Seeing Clearly Through Brain Fog

paula vermeulen

Imagine how you feel after pulling an all-nighter or not getting much sleep for a night or two. Chances are you are completely fatigued, you struggle to find the right words, you ask people to repeat themselves because you have trouble concentrating, or you forget things. Overall, you feel like you are in a fog. But you know that with a constant flow of caffeine and a good night’s sleep you will back to normal. Now, imagine that even with all the coffee in the world and a great night’s sleep, you go for days, weeks, or months with that feeling.

For those with fructose malabsorption, celiac disease, gluten sensitivity, and other health related issues, that feeling is called brain fog. From personal experience, brain fog can be debilitating. Before I was diagnosed with the digestive disorder fructose malabsorption and before learning how to modify my diet by avoiding my trigger FODMAP foods, I had days, even weeks when I had no idea what was going on with me. I did not understand why concepts or ideas that were normally easy for me to grasp were a struggle, why participating in conversations would take so much effort, and why I felt like I was sleepwalking and my brain was in a fog. Additionally, I was constantly exhausted no matter how much I slept. I am not sure how I did it, but I was able to live my life fully through this brain fog and fatigue. I was productive at work, taught Cell Biology in the evenings during the fall semester, and spent time with my husband and friends. My survival techniques were coffee, will power, acupuncture, and sleeping every available opportunity I could. I became an expert in the long weekend nap. But no matter how much I slept, it was never enough.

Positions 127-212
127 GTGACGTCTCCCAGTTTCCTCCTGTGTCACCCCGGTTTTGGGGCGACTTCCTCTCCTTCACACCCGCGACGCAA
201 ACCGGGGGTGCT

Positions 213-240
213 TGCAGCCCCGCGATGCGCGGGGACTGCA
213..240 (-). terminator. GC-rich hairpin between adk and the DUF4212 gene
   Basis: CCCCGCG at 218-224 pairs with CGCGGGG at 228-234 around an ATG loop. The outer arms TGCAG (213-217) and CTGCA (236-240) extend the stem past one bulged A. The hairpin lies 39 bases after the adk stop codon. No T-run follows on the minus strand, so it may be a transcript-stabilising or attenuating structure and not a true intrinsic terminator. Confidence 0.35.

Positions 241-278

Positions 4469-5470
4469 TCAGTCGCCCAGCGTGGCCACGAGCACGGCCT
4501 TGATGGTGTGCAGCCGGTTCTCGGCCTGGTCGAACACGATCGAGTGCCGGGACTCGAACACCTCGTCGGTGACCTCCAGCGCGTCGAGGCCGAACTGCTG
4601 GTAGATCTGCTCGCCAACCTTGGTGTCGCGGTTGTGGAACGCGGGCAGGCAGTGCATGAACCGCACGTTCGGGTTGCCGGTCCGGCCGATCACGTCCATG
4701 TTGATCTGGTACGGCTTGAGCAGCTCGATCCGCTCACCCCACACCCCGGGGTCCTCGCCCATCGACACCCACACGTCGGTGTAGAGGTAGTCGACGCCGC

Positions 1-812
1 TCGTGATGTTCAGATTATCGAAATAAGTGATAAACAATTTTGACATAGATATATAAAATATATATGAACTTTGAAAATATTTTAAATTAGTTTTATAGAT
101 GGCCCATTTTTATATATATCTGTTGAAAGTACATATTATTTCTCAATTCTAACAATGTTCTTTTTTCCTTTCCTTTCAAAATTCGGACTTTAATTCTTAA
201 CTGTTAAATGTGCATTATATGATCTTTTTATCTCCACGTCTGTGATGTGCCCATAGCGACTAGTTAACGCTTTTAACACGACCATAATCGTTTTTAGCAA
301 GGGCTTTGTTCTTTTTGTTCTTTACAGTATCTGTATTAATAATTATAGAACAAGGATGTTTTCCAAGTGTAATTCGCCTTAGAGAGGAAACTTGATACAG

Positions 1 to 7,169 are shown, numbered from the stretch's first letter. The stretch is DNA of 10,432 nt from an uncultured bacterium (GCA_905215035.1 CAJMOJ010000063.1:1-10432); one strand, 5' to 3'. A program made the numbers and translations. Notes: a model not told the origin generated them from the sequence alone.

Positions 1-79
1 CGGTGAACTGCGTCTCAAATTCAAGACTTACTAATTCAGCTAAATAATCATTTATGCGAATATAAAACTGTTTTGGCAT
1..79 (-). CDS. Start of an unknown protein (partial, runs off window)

What is brain fog?
Unfortunately, brain fog is not well understood by physicians. Many doctors are not even aware of it as a medical condition. Those with brain fog have described it as having trouble thinking clearly and not being on the top of their game. They may have difficulty with short and long term memory, multitasking, staying focused, paying attention, concentrating, and learning new material. Other symptoms are confusion, feeling disoriented, having thoughts come slower than usual, losing their train of thought, difficulty calling up words during conversations, needing to have things repeated, and feeling tired, even though they recently woke up.

Who is likely to have brain fog?
As mentioned above, people with digestive disorders including fructose malabsorption, celiac disease, and gluten sensitivity are likely to have brain fog as a symptom. Furthermore, patients with fibromyalgia, multiple sclerosis, rheumatoid arthritis, chronic fatigue syndrome, hypoglycemia, Lyme disease, and those undergoing chemotherapy have described brain fog. Women, during pregnancy, breastfeeding, or menopause are also susceptible to brain fog.

What causes brain fog?
There is currently no definitive cause for brain fog, but there are several possible reasons why it occurs. For this article, I am focusing on reasons for brain fog in relation to digestive issues.

  • Nutritional Deficiency:
    Iron, vitamin D, and folate are deficient in celiac disease and fructose malabsorption. Deficiencies in these vitamins and minerals have a role in mental impairment.
  • Leaky Gut Syndrome:
    Leaky gut caused by gluten and fructose, as well as other factors, is when bacteria and foreign substances leak through the intestinal wall. Nutritional deficiency is a result of leaky gut syndrome, which can compromise the necessary nutrients to the brain, possibly causing brain fog.